#fyi: How founders can avoid drive-by-management
Mar 17, 2019 · 4 min read · 7,842 views
Suggestions by founders, managers, or anyone with authority in a startup, might often be misunderstood as directions or decisions. Even if we didn’t intend this to happen.
Example: A team discusses something in Slack and the founder of the company reads this for a second and replies that they like option B. Now option B is the most likely contender.
What if option A was an idea someone thought through in detail, prepared and pitched? What if the project lead knows B is a obvious but wrong idea? What if this project lead just joined the company and doesn’t know the founder well enough to say this was meant as suggestion or strong push and option A has some sort of a longer history in the company?
The founder sharing her thoughts might have caused more harm than help here. Without her even realizing. After all this was just 5 seconds for her.
Here is an article about a feature that [competitor A] just released. Didn’t we also discuss something like this? We should maybe reconsider this feature…
The founder drove by… gave management instructions (without even realizing) and is leaving the team before anyone could properly react. Drive-by management at its worst.
We all know to avoid drive-by management (getting involved without knowing enough and removing authority of project leads) but in the examples above this was completely non-intentional. The founder simply wanted to give feedback or interesting ideas they found. “Well i can’t stop talking to my team…”
The key in avoiding this, is being explicit.
I am sure - whenever you share articles in your team chat - you already add a short line how this is “just an idea” to every message. Maybe you even add full disclaimer paragraphs to those suggestions.
But even these explainers might mean very different things in different cultures.
In remote teams this problem is usally worse. A Calfornian might have “just an idea” which is actually a “very polite” (read: direct) push. But for a german person “just an idea” might be something the other person didn’t even put longer thought in. [All examples are fictious and have no historical background in the life of the germanic author living in California]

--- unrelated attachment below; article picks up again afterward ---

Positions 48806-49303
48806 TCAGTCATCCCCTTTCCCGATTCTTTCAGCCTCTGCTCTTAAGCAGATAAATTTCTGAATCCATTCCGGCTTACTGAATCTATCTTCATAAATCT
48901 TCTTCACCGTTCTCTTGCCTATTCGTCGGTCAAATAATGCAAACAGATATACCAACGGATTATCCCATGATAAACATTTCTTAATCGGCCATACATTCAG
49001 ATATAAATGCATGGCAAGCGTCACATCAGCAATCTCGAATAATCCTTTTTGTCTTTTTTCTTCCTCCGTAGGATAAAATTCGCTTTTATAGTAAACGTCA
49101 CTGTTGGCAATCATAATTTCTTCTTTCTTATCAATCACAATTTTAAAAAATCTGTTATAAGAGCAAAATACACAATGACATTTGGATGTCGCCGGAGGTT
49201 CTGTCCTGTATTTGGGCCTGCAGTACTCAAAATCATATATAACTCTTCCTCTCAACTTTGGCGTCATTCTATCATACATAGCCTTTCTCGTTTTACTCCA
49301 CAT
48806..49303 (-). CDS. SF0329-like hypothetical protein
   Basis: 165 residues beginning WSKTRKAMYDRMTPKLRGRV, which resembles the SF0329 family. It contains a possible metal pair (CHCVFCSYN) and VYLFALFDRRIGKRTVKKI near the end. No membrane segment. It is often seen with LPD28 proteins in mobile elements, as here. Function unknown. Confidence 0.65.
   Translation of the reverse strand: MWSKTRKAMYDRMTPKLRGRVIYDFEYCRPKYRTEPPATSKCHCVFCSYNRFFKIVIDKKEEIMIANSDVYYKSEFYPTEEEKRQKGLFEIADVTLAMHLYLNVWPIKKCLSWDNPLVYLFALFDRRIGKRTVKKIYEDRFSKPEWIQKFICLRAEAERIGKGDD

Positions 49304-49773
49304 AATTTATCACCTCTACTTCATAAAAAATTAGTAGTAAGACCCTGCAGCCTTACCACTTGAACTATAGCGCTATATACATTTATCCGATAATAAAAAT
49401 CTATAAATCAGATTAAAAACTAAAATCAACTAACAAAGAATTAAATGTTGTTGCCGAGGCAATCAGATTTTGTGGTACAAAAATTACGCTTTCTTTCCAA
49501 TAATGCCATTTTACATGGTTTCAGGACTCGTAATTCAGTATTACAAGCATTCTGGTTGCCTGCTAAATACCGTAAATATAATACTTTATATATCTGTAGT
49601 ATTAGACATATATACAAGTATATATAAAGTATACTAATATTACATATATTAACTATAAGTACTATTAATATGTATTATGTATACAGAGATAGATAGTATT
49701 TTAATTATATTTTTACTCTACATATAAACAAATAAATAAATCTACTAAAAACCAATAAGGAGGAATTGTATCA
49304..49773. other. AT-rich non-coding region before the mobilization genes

So what to do?
There is a useful method for this
I got to know it via Wade of Zapier.
The core idea is the following: The team (or founder) establishes a specific code internally. Each keyword has a particular meaning, it is explained in their team-internal wiki. There it is evident to everyone what each of those statements means. And also every other manager or team member can pick this code up as well if they want.
Here is Wade in his own words about the keywords they use:
#fyi: something interesting. An article and podcast, etc. I thought you might like it. But if not no worries. Nothing to see here.
#suggestion: a passing thought. I sometimes have good ideas. You might like to hear good ideas. If I’m in your shoes, i consider it. but I’m not in your shoes so do what you’d like. A friendly response if you don’t go with the suggestion is nice, so i make better suggestions over time, but is by no means necessary.
#recommendation: I’ve thought a lot about this. Perhaps even lost sleep. I’ve invested deeply. I think this is a good plan. You can still disagree and go a different direction, but walking me through why you are doing this is kindly requested.
#plea: We don’t have a lot of mandates at Zapier, but this is one. Please do this. If you disagree enough that you can’t go along with it, we should both reconsider our roles here. It’s that important.
i use #fyi and #suggestions all the time. #recommendation much less so. and #plea is almost entirely unused.
Establishing an explicit code around this might enable you to be more precise with the reaction you hope for and it might become a habit internally that also other people can pick up.
As always - if i can help feel free to DM me questions me on twitter.